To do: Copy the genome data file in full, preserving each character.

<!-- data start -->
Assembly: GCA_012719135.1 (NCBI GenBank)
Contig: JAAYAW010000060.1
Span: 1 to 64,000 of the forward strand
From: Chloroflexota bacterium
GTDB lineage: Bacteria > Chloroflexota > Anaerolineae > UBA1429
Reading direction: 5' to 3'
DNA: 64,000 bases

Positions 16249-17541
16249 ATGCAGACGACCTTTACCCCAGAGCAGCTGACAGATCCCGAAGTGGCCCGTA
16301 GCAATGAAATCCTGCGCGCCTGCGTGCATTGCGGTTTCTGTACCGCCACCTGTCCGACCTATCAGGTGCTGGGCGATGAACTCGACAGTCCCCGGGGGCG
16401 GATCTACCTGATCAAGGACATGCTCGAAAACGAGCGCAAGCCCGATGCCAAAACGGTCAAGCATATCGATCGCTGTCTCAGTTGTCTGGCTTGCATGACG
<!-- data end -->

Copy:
Assembly: GCA_012719135.1 (NCBI GenBank)
Contig: JAAYAW010000060.1
Span: 1 to 64,000 of the forward strand
From: Chloroflexota bacterium
GTDB lineage: Bacteria > Chloroflexota > Anaerolineae > UBA1429
Reading direction: 5' to 3'
DNA: 64,000 bases

Positions 16249-17541
16249 ATGCAGACGACCTTTACCCCAGAGCAGCTGACAGATCCCGAAGTGGCCCGTA
16301 GCAATGAAATCCTGCGCGCCTGCGTGCATTGCGGTTTCTGTACCGCCACCTGTCCGACCTATCAGGTGCTGGGCGATGAACTCGACAGTCCCCGGGGGCG
16401 GATCTACCTGATCAAGGACATGCTCGAAAACGAGCGCAAGCCCGATGCCAAAACGGTCAAGCATATCGATCGCTGTCTCAGTTGTCTGGCTTGCATGACG